Expedition India, what happened?

So what happened at Expedition India? I have been told the website didn’t have much information and that news of our team being pulled out of the race was first seen on Facebook. We have been racking our brains trying to figure out what went wrong as well. To an outsider it looks like we went too hard and blew up but that is far from true.

The transition onto the last trek was a casual one, we sipped coke and Jonas and I even had a shower. Then we walked up to the homestay in the blistering heat where we stopped for another two hours, slept 1:45 of it and had hot noodles, soup and eggs.

We headed up to base camp which was about 25km away and increasing about 500-1000m in elevation, so a gradual climb. We took our time and had rests along the way to catch our breath and eat and drink. It was the early hours of the morning when we were approaching the base camp and we were freezing, the temp was around -7¬įC and we did not have enough clothes. We thought we would have a rest at base camp and then continue over the pass and down to the finish, however when our oxygen saturation levels were testes we all failed. It had to be over 75 to continue and we were well below.

So that was it, race over and we had to head back 25km to the homestead. We couldn’t stay at base camp in hope of getting better, staying at altitude would only make us worse so we had to descend. We started walking back and Jonas was not in good shape, we were travelling 1km/hour and having to stop for 30 min naps. This walk could potentially take us 24 hours and not get low enough in elevation fast enough. We pushed the emergency beacon button and about half an hour after a guy came down from base camp. He asked us if we were ok and we said no, but he gave us two juice boxes and carried on his way, English wasn’t his best. We assumed that was the emergency help and we had no choice but to keep crawling along.

About 2km from the homestay we received help. Jonas and I got helicoptered off the mountain and taken to Hospital in Leh where we were treated overnight for low oxygen and Jonas had water in his lungs. Simon and Marten went to the homestay and then a car ride back around to Leh.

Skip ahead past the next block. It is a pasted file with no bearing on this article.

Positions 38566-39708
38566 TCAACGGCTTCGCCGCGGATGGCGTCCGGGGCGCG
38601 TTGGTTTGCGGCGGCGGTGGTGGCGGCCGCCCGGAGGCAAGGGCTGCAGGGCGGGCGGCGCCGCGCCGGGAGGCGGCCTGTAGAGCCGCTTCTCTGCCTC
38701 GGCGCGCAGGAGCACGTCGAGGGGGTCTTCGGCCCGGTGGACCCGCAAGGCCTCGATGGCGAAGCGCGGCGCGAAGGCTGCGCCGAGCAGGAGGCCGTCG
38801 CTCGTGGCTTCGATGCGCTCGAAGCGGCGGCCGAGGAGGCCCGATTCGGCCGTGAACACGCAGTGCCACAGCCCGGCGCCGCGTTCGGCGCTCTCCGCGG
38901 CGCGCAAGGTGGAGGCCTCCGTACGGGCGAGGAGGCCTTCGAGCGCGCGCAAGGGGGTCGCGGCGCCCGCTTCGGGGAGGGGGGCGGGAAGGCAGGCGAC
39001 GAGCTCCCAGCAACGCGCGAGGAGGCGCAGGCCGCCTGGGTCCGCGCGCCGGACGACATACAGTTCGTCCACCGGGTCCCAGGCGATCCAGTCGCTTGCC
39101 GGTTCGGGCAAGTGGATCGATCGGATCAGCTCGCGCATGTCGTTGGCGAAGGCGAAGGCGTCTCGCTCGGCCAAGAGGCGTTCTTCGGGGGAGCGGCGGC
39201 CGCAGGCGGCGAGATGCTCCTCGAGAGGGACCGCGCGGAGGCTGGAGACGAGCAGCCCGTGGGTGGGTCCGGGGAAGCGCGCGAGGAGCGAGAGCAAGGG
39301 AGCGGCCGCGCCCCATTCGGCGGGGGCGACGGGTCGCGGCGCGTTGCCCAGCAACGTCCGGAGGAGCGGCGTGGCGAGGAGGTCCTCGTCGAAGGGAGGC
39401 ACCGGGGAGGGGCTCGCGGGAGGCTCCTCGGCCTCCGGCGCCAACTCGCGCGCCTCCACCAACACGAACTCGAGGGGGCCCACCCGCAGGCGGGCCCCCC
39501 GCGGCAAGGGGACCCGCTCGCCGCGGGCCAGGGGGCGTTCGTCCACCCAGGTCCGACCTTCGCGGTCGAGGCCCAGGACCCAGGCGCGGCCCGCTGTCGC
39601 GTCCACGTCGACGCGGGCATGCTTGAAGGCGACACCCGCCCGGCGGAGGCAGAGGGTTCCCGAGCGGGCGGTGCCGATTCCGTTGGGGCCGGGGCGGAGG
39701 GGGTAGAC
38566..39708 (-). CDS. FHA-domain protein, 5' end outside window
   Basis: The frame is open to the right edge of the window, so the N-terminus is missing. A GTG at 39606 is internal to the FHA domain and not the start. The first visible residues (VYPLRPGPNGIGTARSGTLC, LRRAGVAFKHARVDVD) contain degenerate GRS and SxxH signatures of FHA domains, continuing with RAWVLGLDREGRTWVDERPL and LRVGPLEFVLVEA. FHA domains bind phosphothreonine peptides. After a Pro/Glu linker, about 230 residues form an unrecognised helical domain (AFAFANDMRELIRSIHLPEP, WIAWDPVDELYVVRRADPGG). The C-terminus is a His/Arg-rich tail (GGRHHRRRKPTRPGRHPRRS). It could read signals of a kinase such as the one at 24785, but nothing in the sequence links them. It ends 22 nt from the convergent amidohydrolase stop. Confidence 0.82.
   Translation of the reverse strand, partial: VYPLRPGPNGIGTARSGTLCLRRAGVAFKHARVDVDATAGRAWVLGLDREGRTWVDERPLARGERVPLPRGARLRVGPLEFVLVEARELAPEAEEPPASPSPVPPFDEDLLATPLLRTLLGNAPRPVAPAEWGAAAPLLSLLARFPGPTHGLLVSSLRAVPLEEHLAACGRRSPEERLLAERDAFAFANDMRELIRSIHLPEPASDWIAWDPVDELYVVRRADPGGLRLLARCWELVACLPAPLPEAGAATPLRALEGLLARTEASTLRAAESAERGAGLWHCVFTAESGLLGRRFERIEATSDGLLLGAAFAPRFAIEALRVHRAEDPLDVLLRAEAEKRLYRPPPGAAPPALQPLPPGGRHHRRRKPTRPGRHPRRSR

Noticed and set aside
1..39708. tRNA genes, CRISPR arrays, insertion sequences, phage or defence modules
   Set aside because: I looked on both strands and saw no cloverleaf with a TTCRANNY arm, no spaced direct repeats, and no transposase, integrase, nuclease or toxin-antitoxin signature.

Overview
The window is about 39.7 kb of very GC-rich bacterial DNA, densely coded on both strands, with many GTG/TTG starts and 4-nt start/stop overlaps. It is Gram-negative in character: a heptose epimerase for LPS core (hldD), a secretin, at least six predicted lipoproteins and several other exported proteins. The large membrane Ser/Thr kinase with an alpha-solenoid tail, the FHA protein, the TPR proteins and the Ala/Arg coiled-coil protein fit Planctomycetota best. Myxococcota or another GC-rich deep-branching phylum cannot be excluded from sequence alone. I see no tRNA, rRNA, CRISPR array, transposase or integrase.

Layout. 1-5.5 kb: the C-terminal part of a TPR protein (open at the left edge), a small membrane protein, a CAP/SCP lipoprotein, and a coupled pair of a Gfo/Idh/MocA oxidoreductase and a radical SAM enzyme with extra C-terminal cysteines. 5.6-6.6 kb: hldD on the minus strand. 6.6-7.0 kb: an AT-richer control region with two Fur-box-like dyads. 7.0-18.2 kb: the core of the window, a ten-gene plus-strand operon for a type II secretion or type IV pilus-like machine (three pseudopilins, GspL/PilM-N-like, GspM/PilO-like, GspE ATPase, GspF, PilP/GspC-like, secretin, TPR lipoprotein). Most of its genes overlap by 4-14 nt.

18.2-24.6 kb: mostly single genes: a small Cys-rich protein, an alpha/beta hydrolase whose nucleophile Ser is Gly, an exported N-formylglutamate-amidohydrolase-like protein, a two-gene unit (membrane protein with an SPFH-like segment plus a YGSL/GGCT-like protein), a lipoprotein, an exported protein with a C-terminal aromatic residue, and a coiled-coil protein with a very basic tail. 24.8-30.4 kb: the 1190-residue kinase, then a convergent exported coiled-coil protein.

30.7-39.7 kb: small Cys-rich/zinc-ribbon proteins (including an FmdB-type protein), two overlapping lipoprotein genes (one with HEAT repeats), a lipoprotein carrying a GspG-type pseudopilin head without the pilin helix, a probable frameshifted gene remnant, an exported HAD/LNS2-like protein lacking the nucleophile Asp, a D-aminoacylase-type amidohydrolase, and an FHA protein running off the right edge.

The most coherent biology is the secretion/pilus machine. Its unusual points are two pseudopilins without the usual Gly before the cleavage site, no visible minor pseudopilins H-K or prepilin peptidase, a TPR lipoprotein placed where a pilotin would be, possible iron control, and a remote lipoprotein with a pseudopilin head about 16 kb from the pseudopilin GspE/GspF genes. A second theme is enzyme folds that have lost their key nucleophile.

Was it the exposure to the heat on the way to the homestay and then our bodies freezing before the basecamp that made us have such low levels? Were we just simply not acclimatised for that height yet? I think it was a combination of both. And it sucks so much we weren’t allowed to carry on, really gutting. Especially when it is out of your control to do anything about it.

I must describe the hospital; we were taken to the tourist ward where there was a room of people on oxygen just because the town itself is at 3500m. We asked for a shower and no we weren’t allowed a shower because it is low oxygen, I think because of the humidity. Then I went to the toilet but there wasn’t any toilet paper, so I asked for some. No toilet paper, no tissues, no water, no food, no wifi. I pulled out money and begged for water from some sort of vending machine or something but no. The nurses said they give drugs only, everything else is BYO.

 

All of the things you are craving after finishing a race and we weren’t allowed. I pretty much got myself into the sink in the bathroom to have a wash, then the race organisers visited us and came with food and water, legends. I cant thank you Heidi enough, it was like you knew ūüôā ¬†Actually thank you Heidi and Steffan for organising a brilliant event and couple of weeks, I highly recommend the work that you do and can’t wait to come to Africa one day.